Modeling Nitrate-nitrogen Load Reduction Strategies for the Des Moines River, Iowa Using SWAT

The Des Moines River that drains a watershed of 16,175 km(2) in portions of Iowa and Minnesota is impaired for nitrate-nitrogen (nitrate) due to concentrations that exceed regulatory limits for public water supplies. The Soil Water Assessment Tool (SWAT) model was used to model streamflow and nitrate loads and evaluate a suite of basin-wide changes and targeting configurations to potentially reduce nitrate loads in the river. The SWAT model comprised 173 subbasins and 2,516 hydrologic response units and included point and nonpoint nitrogen sources. The model was calibrated for an 11-year period and three basin-wide and four targeting strategies were evaluated. Results indicated that nonpoint sources accounted for 95% of the total nitrate export. Reduction in fertilizer applications from 170 to 50 kg/ha achieved the 38% reduction in nitrate loads, exceeding the 34% reduction required. In terms of targeting, the most efficient load reductions occurred when fertilizer applications were reduced in subbasins nearest the watershed outlet. The greatest load reduction for the area of land treated was associated with reducing loads from 55 subbasins with the highest nitrate loads, achieving a 14% reduction in nitrate loads achieved by reducing applications on 30% of the land area. SWAT model results provide much needed guidance on how to begin implementing load reduction strategies most efficiently in the Des Moines River watershed.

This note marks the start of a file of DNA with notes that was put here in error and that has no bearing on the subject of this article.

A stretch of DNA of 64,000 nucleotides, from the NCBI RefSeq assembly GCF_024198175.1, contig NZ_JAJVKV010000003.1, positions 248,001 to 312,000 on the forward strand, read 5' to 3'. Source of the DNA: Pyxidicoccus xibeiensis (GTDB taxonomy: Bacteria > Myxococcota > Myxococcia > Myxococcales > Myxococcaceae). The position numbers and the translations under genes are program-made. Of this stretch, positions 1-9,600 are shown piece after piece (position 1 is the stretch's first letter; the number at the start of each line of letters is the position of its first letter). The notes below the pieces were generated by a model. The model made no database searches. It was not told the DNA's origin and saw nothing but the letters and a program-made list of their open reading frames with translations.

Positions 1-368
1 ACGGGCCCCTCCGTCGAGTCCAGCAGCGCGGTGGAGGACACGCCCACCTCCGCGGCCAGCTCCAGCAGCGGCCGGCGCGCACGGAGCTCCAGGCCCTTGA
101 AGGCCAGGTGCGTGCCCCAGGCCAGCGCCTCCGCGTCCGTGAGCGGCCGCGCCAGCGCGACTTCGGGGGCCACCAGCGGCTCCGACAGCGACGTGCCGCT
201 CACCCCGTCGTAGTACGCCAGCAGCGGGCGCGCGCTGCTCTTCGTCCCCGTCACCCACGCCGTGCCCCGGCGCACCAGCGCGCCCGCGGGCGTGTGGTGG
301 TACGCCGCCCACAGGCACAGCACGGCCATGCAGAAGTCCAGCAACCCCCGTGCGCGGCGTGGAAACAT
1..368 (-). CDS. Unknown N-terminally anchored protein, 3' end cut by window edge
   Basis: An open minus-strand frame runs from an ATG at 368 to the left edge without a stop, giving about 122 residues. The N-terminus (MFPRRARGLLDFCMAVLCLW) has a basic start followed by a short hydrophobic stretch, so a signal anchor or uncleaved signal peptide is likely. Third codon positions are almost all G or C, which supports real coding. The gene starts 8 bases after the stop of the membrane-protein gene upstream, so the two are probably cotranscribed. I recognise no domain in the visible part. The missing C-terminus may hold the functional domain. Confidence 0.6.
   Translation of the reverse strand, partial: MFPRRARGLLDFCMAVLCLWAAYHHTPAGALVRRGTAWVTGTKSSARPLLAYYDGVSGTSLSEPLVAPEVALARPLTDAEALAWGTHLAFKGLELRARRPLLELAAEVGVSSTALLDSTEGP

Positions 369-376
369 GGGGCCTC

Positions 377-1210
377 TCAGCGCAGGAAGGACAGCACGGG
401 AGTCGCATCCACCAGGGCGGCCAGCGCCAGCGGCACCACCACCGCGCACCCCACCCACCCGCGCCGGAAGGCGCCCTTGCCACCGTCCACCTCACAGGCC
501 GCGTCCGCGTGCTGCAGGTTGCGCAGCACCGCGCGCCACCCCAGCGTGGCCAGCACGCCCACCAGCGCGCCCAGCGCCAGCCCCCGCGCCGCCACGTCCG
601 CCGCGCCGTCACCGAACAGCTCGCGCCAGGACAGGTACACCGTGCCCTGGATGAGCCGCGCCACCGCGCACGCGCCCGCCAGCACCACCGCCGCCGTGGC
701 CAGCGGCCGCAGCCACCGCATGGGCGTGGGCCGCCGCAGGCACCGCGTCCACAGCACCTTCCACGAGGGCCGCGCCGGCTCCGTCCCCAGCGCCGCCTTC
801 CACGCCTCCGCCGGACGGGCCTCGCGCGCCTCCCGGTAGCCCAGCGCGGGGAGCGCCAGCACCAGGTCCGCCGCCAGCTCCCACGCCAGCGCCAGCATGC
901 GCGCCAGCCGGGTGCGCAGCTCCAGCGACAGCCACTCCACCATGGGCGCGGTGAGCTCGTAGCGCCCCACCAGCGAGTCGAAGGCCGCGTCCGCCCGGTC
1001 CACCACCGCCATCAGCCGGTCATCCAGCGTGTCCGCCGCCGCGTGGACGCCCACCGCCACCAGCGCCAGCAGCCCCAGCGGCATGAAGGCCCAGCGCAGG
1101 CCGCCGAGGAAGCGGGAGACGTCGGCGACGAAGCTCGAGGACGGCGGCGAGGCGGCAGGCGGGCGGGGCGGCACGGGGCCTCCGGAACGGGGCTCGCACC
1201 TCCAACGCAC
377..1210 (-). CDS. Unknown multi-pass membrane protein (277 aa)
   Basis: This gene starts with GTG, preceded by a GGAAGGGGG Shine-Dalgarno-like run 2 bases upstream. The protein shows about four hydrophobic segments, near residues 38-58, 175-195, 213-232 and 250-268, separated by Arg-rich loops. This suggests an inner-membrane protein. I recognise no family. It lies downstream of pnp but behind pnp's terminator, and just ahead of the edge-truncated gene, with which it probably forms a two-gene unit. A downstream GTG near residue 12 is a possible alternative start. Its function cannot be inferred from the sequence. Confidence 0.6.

Assessment of Total Maximum Daily Load Implementation Strategies for Nitrate Impairment of the Raccoon River, Iowa

The state of Iowa requires developing total maximum daily loads (TMDLs) for over 400 water bodies that are listed on the 303(d) list of the impaired waters. The Raccoon River watershed, which covers approximately 9400 km2 of prime agriculture land and represents a typical Midwestern corn-belt region in west-central Iowa, was found to have three stream segments impaired by nitrate-N. The Soil and Water Assessment Tool (SWAT) was applied to this watershed to facilitate the development of a TMDL. The modeling framework integrates SWAT with supporting software and databases on topography, land use and management, soil, and weather information. Annual and monthly simulated and measured streamflow and nitrate loads were strongly correlated. The watershed response was evaluated for a suite of watershed management scenarios where land use and management changes were made uniformly across the watershed. A scenario of changing the entire land to row crop resulted in an increased nitrate load of about 12% over the baseline condition at the watershed outlet. Results from the 15 nitrate load reduction strategies were found to reduce nitrate from < 1% to about 85%, with the greatest potential reduction associated with changing the row crops to grassland. This research demonstrated the use of a modeling system to facilitate the analyses of TMDL implementation strategies, including the ability to target the most efficient allocation of alternative practices on a subwatershed basis.

Waiting
simple hit counter